The Snohomish Health District required the immediate closure of Ashiya Teriyaki located at 1233 164th St SW in Lynnwood following a confirmed case of hepatitis A in a foodworker. People who ate at this restaurant between August 2 and August 15 may be at risk for developing hepatitis A, and should contact their healthcare provider to get a hepatitis A vaccine or see if other treatment is needed.
This case does not appear to linked to the previously reported outbreak in Washington state.
Hepatitis A is a highly contagious liver infection caused by the hepatitis A virus. It can vary in severity, with mild cases lasting two weeks or less and more severe cases lasting 4-6 weeks or longer. Some individuals, especially children, may not develop jaundice, and may have an illness so mild that it can go unnoticed. However, even mildly ill people can still be highly infectious.
The early signs and symptoms of hepatitis A are:
• Loss of appetite
• Dark urine
• Jaundice (yellowing of eyes or skin).
Hepatitis A virus is spread as a result of fecal contamination, and may be spread from person to person through close contact or through food handling. The virus can be spread by contaminated food and beverages.
The District is working closely with Ashiya Teriyaki to ensure all food is discarded and the establishment is properly cleaned. Upon completion, and after passing an inspection, the restaurant will be allowed to reopen.
As a reminder, if you think you got sick after eating in any restaurant, please contact the Communicable Disease Surveillance line at 425.339.5278.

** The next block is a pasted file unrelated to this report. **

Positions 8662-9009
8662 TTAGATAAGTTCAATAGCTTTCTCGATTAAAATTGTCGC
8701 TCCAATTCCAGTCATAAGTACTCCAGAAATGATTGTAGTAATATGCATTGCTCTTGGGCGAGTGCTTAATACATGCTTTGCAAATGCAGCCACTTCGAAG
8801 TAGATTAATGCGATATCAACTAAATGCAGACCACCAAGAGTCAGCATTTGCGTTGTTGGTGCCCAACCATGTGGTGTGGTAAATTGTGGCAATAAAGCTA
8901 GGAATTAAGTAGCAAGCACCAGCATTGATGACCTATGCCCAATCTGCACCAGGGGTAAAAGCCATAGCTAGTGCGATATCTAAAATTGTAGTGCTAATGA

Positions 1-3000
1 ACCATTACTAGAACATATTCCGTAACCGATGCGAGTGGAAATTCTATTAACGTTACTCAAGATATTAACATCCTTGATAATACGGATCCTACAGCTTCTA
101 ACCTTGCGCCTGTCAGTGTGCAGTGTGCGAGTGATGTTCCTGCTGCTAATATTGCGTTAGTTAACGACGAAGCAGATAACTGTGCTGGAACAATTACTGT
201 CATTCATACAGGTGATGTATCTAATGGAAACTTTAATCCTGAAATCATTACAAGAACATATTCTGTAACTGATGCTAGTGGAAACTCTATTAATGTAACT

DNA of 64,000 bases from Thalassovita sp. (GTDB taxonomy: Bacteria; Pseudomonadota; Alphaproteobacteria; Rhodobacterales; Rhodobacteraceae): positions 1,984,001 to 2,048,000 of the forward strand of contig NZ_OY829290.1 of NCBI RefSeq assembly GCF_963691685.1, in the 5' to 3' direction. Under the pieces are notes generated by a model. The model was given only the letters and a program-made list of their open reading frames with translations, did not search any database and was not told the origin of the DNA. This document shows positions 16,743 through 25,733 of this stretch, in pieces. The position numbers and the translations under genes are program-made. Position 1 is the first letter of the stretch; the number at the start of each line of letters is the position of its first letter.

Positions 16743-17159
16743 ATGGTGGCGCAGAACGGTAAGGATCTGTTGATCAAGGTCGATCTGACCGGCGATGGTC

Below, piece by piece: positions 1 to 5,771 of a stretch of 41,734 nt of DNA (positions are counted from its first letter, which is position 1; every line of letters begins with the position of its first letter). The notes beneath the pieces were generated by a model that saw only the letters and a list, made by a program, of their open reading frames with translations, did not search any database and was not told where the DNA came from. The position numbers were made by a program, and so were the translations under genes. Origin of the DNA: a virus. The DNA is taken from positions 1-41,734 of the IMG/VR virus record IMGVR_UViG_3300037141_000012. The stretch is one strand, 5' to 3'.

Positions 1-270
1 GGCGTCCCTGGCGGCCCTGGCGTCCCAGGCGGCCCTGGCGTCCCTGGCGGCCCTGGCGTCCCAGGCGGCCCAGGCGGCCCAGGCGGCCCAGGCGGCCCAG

To prevent the spread of disease, thorough handwashing after using the bathroom and prior to food preparation is key. Handwashing should include vigorous soaping of the hands. All surfaces should be washed including the back of the hands, wrists, between fingers and under fingernails. Hands should be thoroughly rinsed with running water and dried completely.
All preventable by a hepatitis A vaccination – the only foodborne illness that is vaccine preventable. Here are a few examples of cases involving ill workers and the impact on customers and restaurants.
In 2017 Bartaco in New York at least 5 people sickened with Hepatitis A many of who were hospitalized with hundreds of thousands in medical bills and wage loss.
McDonalds in Skagit County in 1998 was implicated in a cluster of Hepatitis A illnesses linked to an exposure by a Hepatitis A positive assistant manager.
In 1999 nearly 40 became ill after being exposed to a Hepatitis A positive working at two Subway locations in the Seattle area. Several of the patrons were hospitalized with one young boy suffering acute liver failure requiring a liver transplant.
A Carls Jr. was hit in Spokane in 2000 with a Hepatitis A cluster that sickened over a dozen after being exposed to an ill worker.
In 2001 a Massachusetts D’Angelo’s Hepatitis A ill employee was linked to several customers who became ill after being exposed to contaminated food served at the restaurant.
A Hepatitis A positive employee at Maple Lawn Dairy in New York exposed at least six customers in 2004, including one patron who suffered acute liver failure and died.
In July and August of 2009, public health officials in the Quad-City region of Illinois identified at least 32 confirmed cases of hepatitis A among residents of Rock Island, Henry, Mercer, Warren, and Woodford Counties. People became ill after eating food purchased from the Milan McDonald’s restaurant and then developing a Hepatitis A infection.